rigor
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Quote:
Originally Posted by jwestjr View Post
...

e.g. chmod -v "+wx" bash.bashrc

is what I am trying to do. Not working. What am I doing wrong?

...Using Acer Predator 17 computer with 18.0 linux Ubuntu, 16G RAM, 256G storage.
In the environment I am using, I believe that:
Code:
chmod -v "+wx" bash.bashrc
would be equivalent to:
Code:
chmod -v "a+wx" bash.bashrc
Although, if you are trying to change permissions on /etc/bash.bashrc then there may be broader issues involved in the situation. AFAIK, you often shouldn't need to change permissions on that file since it is handled at a level where those permissions shouldn't cause a problem.

It could be helpful to know if that is the file you are trying to change, if so, why, and are you getting any error message when you try to change the permissions; to have more details in general.
 
2 members found this post helpful.
Old 10-08-2018, 01:01 PM   #5
TB0ne
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Quote:
Originally Posted by michaelk View Post
bash.bashrc is a system wide bashrc file and read from /etc/profile. There is no reason to change its permissions and the typical way of invoking changes made to a profile script is to log out and log back in.

What problem are you trying to solve?
Didn't even think about that file, michaelk...was assuming the OP meant .bashrc in home directory. Although the sudo mention should have prodded that.
 
Old 10-08-2018, 03:37 PM   #6
jwestjr
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bash.bashrc file

Actually, I am simply trying to change the bashrc file so that the alias changes I need to load in when it reads that file will occur. I have not been able to make that happen. I don't necessarily care about the permissions on this file. I just want it to load up the alias changes when it boots up.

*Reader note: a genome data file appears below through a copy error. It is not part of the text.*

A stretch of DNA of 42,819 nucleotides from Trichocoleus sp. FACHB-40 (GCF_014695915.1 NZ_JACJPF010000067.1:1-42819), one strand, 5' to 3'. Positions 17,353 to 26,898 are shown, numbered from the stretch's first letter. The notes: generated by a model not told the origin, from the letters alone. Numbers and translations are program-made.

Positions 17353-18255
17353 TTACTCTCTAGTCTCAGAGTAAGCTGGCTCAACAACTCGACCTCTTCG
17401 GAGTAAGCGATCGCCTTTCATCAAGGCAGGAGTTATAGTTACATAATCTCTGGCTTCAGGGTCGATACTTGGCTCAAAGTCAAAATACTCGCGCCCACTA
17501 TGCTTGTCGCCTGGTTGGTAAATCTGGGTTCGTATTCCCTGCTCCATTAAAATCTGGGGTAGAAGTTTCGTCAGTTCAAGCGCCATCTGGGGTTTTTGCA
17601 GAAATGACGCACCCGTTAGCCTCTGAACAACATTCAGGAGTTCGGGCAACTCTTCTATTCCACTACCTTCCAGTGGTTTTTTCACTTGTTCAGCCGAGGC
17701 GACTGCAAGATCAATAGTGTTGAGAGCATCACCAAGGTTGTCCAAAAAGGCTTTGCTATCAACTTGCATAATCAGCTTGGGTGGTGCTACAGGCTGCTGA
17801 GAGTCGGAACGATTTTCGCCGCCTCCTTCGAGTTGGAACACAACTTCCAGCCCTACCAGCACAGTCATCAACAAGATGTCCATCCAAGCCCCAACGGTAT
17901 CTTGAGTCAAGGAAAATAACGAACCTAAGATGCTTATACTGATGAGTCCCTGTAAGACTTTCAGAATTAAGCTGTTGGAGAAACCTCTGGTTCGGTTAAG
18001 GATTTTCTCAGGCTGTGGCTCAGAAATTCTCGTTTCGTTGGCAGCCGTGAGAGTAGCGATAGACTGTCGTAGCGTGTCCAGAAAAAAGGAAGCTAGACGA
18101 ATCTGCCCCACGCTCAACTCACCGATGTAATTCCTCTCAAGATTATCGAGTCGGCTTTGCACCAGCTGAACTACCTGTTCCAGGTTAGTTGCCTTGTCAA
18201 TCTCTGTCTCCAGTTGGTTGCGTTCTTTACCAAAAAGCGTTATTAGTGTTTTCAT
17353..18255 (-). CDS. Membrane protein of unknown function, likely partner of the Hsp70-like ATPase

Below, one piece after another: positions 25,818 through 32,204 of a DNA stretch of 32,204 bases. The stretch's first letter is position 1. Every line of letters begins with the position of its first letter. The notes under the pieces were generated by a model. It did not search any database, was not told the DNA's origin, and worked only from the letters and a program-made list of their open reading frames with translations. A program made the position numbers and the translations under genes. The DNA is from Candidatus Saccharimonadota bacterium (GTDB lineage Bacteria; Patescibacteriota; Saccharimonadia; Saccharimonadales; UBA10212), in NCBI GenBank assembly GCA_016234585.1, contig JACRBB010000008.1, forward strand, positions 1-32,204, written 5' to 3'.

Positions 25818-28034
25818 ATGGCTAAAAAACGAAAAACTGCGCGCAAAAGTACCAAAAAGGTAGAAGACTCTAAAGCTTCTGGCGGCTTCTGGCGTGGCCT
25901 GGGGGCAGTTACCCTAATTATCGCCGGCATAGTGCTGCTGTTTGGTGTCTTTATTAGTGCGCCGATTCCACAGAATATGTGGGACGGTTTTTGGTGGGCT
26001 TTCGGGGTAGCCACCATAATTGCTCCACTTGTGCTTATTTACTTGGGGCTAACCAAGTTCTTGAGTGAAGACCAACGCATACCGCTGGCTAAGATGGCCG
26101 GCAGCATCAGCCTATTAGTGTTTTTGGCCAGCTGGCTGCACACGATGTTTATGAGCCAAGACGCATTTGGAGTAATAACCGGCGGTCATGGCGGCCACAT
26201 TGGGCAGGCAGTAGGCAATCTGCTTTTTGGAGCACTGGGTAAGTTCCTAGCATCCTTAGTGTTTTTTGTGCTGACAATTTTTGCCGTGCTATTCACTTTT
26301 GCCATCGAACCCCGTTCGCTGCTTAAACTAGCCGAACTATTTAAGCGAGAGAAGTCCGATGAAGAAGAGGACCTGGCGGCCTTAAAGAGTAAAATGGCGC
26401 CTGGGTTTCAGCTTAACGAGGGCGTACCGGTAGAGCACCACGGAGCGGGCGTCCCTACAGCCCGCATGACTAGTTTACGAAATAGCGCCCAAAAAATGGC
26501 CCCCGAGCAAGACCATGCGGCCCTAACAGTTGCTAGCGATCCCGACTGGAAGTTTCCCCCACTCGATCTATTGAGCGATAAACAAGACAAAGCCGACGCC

Also, while I have been a member of this group for a while, (2013), I only just now have loaded linux on my system, 100%. Now I MUST get it right. No choice.

thanks for all that have tried to help. I really DO appreciate it.

I am basically a "newbee" with linux, since I have been forced to use Windows, which I hate.

Joe
 
Old 10-08-2018, 03:44 PM   #7
michaelk
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Typically you would add an alias to your users bashrc file i.e. ~/.bashrc.

To load the new alias you need to logout and log back in.
 
Old 10-08-2018, 03:49 PM   #8
scasey
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Quote:
Originally Posted by michaelk View Post
Typically you would add an alias to your users bashrc file i.e. ~/.bashrc.

To load the new alias you need to logout and log back in.
Can't one "reload" the .bashrc by sourcing it?
Code:
source .bashrc
or
. .bashrc
 
Old 10-08-2018, 04:03 PM   #9
michaelk
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That should work...
 
Old 10-09-2018, 01:41 AM   #10
rigor
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N.B. in some distros :
  1. ~/.bashrc sources ~/.alias which if you're going to have any significant number of aliases is a more modular way to approach it.
  2. ~/.bashrc is sourced if you start another terminal window; no need to logout.